An Israeli far-right politician set to take a key security post in Benjamin Netanyahu's emerging government traded barbs on Wednesday with the military chief over the jailing of a soldier who had taunted leftist activists in the West Bank.
Far-right Otzma Yehudit (Jewish Power) leader Itamar Ben-Gvir criticized the 10-day confinement handed down to a soldier who was filmed on Friday warning pro-Palestinian activists in the flashpoint city of Hebron: "Ben-Gvir will sort this place out."
Ben-Gvir, to whom Netanyahu has promised the post of national security minister, with expanded powers over police in the West Bank, said on Twitter on Tuesday that the sentence was too harsh and weakened soldiers' resolve.
He also appeared in a video together with the soldier's father, demanding that the army review the punishment and drawing apparent criticism from Chief of Staff Aviv Kohavi.
"We will not allow intervention by any politician, left or right, in commanders' decisions, nor use of the military to promote a political agenda," Kohavi told the soldier's battalion and brigade commanders in a telephone call, the military said on Twitter.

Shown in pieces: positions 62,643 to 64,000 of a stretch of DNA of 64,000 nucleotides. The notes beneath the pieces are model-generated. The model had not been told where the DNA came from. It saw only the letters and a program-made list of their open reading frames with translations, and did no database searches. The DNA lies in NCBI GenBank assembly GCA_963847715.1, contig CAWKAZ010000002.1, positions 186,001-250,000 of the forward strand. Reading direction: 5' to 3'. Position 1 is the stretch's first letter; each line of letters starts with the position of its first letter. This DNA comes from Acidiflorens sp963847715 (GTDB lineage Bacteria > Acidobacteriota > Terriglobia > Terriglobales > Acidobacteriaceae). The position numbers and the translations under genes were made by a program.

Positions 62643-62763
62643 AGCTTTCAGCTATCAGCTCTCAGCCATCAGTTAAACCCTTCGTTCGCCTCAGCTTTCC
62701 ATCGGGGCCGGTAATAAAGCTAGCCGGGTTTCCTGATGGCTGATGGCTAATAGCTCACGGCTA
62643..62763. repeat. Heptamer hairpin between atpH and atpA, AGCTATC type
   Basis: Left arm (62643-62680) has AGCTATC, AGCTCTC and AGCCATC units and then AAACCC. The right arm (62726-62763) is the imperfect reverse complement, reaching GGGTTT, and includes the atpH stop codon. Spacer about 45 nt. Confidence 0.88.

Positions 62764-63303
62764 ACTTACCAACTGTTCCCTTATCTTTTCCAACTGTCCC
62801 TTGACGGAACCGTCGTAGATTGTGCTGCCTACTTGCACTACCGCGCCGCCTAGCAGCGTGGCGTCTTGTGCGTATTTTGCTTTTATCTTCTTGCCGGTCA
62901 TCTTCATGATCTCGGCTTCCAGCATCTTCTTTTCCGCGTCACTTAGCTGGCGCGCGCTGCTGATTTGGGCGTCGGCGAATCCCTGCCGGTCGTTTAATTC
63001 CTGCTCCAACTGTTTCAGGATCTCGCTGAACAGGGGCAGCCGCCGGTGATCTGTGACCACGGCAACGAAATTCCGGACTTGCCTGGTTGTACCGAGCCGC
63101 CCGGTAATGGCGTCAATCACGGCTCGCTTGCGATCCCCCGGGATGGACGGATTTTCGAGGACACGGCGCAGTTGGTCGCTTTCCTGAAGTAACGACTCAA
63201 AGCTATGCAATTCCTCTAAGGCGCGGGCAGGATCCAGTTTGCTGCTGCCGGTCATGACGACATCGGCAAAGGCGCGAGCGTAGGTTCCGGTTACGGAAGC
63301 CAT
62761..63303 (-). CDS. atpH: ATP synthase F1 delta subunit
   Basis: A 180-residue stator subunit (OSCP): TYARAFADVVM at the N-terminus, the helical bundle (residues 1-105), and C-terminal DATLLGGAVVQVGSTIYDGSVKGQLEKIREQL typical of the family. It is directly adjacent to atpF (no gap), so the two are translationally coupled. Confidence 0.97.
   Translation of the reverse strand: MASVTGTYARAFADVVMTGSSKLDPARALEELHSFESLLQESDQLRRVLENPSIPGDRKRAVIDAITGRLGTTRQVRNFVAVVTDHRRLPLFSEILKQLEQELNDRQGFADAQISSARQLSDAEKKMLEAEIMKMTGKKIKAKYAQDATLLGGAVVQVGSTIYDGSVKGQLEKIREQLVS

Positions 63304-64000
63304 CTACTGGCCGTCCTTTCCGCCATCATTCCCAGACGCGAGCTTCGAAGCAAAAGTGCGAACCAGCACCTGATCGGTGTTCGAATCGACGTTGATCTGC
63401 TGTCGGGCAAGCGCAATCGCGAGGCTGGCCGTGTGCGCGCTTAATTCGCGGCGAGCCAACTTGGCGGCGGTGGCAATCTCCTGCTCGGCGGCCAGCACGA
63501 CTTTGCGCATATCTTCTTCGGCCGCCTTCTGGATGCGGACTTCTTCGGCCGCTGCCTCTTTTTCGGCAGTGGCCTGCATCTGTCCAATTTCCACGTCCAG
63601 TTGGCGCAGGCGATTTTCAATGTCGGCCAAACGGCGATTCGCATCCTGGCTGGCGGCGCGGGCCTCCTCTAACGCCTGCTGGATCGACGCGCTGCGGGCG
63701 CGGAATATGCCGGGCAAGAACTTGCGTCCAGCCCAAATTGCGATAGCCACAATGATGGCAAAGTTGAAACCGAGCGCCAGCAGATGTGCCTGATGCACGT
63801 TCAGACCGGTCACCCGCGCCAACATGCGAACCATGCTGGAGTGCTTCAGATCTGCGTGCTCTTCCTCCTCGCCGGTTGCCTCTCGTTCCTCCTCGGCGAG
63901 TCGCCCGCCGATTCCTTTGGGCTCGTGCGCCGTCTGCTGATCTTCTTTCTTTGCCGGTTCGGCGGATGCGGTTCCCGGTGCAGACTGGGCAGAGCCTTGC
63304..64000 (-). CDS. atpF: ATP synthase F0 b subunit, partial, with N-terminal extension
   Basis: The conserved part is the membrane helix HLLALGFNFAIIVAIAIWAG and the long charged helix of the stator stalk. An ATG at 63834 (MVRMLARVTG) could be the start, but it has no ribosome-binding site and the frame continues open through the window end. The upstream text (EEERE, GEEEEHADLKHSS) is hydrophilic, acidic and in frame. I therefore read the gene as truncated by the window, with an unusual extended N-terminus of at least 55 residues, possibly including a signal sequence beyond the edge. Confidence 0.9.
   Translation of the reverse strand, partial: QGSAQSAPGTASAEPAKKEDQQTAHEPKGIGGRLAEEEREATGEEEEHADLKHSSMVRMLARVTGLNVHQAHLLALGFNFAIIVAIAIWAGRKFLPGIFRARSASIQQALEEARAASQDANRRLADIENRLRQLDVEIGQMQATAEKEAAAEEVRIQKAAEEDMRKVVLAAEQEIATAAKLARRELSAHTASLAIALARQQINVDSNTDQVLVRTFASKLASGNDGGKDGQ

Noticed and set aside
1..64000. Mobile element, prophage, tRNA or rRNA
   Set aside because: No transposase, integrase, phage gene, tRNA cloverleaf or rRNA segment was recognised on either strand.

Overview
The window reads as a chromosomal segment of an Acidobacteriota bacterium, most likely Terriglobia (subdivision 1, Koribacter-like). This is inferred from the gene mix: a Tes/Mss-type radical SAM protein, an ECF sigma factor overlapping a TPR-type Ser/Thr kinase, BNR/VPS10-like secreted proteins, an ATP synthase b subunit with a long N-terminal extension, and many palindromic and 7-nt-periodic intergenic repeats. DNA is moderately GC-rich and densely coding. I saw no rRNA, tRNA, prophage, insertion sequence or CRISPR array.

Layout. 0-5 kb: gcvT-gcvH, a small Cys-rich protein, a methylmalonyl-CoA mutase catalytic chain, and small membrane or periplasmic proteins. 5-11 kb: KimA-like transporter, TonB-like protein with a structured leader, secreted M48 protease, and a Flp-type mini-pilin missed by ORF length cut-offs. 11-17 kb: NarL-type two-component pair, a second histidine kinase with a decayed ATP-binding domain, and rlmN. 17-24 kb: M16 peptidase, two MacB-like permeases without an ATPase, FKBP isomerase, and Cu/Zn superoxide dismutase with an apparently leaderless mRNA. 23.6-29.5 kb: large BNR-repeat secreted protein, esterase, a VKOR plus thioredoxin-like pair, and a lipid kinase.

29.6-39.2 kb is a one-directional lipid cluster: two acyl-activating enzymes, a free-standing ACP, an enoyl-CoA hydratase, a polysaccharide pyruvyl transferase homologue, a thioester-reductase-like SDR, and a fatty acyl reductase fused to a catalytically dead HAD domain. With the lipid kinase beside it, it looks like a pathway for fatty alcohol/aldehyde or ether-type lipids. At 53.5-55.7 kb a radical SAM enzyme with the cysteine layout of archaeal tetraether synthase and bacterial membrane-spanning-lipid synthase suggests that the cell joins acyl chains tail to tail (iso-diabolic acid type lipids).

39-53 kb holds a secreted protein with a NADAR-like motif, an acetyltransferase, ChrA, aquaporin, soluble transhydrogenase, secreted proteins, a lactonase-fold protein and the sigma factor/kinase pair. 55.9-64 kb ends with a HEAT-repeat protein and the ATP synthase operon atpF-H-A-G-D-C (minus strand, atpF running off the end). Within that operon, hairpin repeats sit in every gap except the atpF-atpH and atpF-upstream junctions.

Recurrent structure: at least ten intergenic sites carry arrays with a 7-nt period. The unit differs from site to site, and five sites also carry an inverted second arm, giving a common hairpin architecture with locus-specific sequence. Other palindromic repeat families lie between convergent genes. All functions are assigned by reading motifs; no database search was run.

In his turn, Ben-Gvir, also on Twitter, accused Kohavi of making inappropriate political statements and said he had no intention of intervening in the commanders' punitive measures but demanded a change in policy.
The criticism drew rebuke from Israeli leaders. President Isaac Herzog at a memorial service said moral debates were important but that "We must not drag the IDF into the political field."
Netanyahu called on Twitter for Israel's conscript military to be "left out of any political argument".
The ascent of Ben-Gvir, a West Bank settler whose record includes 2007 convictions for incitement against Arabs and support for a Jewish militant group on the Israeli and U.S. terrorist watchlists, has stirred concern at home and abroad.
Ben-Gvir, a lawyer, says his positions have become more moderate. They include expulsion for those he deems terrorists or traitors - rather than all Arabs - and looser open-fire regulations for troops facing Palestinian unrest.